Human Disease, in medicine, any harmful change that interferes with the normal appearance, structure, or function of the body or any of its parts. Since time immemorial, disease has played a role in the history of societies. It has affected-and been affected by-economic conditions, wars, and natural disasters. Indeed, the impact of disease can be far greater than better-known calamities. An epidemic of influenza that swept the globe in 1918 killed between 20 million and 40 million people. Within a few months, more than 500,000 Americans died-more than were killed during World War I (1914-1918), World War II (1939-1945), the Korean War (1950-1953), and the Vietnam War (1959-1975) combined.
Diseases have diverse causes, which can be classified into two broad groups: infectious and noninfectious. Infectious diseases can spread from one person to another and are caused by microscopic organisms that invade the body. Noninfectious diseases are not communicated from person to person and do not have, or are not known to involve, infectious agents. Some diseases, such as the common cold, are acute, coming on suddenly and lasting for no more than a few weeks. Other diseases, such as arthritis, are chronic, persisting for months or years, or recurring frequently.
Every disease has certain characteristic effects on the body. Some of these effects, called symptoms and signs, include fever, inflammation, pain, fatigue, dizziness, nausea, and rashes, and are readily apparent to the patient. These symptoms offer important clues that help physicians and other health care professionals make a diagnosis. Many times, however, the symptoms point to several possible disorders. In those cases, doctors rely on medical tests, such as blood examinations and X rays, to confirm the diagnosis.
The course of a disease-that is, the path it follows from onset to end-can vary tremendously, depending largely on the individual and the treatment he or she receives. For example, otherwise healthy people usually recover quickly from a bout of pneumonia if given proper treatment, whereas pneumonia often proves fatal to people with a weakened immune system and to those who do not receive prompt, effective treatment. Some diseases run a different course depending on the patient’s age. Chicken pox, for instance, is usually mild in childhood but severe in adults. In the United States, only about 5 percent of chicken pox cases occur in people over the age of 20, but these cases account for 50 percent of all deaths from the disease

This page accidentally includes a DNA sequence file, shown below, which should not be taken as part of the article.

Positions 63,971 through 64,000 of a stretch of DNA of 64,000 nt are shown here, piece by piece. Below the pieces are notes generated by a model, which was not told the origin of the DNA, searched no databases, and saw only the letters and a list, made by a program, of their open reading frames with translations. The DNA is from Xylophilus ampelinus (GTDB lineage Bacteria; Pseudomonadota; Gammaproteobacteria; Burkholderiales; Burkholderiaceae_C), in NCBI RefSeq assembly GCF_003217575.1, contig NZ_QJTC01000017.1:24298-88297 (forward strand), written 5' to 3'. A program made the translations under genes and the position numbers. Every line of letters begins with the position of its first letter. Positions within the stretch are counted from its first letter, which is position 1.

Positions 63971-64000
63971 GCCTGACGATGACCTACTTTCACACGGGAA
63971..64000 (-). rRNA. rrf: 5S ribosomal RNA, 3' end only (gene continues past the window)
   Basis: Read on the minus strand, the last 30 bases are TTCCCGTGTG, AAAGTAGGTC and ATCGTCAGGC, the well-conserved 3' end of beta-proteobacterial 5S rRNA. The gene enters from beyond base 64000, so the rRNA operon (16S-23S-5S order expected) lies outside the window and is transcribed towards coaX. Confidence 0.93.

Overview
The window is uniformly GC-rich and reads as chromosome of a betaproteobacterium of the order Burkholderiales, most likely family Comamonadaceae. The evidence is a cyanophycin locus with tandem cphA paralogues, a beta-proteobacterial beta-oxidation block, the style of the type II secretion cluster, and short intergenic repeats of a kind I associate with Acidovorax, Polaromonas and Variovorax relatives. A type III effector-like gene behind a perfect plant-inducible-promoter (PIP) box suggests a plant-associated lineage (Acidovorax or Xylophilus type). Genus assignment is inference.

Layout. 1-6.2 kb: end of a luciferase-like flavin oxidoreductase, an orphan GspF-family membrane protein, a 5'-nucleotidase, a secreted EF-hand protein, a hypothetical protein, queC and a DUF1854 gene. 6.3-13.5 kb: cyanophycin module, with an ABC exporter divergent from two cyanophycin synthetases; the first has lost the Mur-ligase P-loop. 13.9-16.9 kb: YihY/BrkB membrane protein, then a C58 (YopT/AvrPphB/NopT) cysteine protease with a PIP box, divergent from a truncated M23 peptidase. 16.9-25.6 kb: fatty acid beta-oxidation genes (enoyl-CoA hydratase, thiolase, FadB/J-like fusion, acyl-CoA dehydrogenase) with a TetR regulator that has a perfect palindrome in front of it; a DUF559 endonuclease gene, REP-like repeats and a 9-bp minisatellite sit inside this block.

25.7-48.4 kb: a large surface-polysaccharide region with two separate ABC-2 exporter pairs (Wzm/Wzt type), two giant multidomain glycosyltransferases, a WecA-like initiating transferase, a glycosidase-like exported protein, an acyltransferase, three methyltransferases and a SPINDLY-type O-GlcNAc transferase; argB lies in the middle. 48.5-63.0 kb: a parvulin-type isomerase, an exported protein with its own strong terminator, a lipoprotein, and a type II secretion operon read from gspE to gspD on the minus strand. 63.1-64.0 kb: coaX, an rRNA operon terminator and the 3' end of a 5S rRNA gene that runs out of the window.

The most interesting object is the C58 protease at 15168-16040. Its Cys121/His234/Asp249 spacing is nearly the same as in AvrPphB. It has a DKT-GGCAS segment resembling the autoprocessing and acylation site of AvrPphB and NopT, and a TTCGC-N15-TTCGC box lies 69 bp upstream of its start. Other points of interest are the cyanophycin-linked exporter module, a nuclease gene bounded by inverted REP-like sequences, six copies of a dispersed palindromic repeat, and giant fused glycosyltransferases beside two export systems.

Scientists, public health officials, and other members of the medical community work diligently to try to prevent disease epidemics. The battle is constant and is fought on many fronts. There have been many victories. Once-devastating diseases such as smallpox and diphtheria have been virtually eradicated, and many other diseases that once conferred automatic death sentences can now be either cured or controlled. At the same time, however, new killers have emerged. Acquired immunodeficiency syndrome (AIDS) and hantavirus pulmonary syndrome are among at least 30 diseases that have been identified by scientists since the early 1970s. Other growing challenges, particularly in the affluent societies of industrialized nations, are so-called diseases of choice, such as alcohol abuse, drug abuse, or obesity, that result from addictive behavior, poor eating habits, or insufficient exercise.
Complicating matters further are societal changes. Increased international travel accelerates the spread of both new and old diseases: A person infected with an unusual virus on one continent can arrive-with the virus-on another continent in a matter of hours. Ships, planes, and trucks can transport disease-carrying organisms just as easily. In 1985 tires imported into Texas from Asia carried larvae of the Asian tiger mosquito, which is a carrier of dengue fever and other tropical diseases. Within five years, Asian tiger mosquitoes were living in 17 states. Changing dietary habits and the availability in local supermarkets of foods from all parts of the world contribute to an increase in food-borne illnesses. Some researchers worry that growing populations and the resulting crowded living conditions will increase the risk of epidemics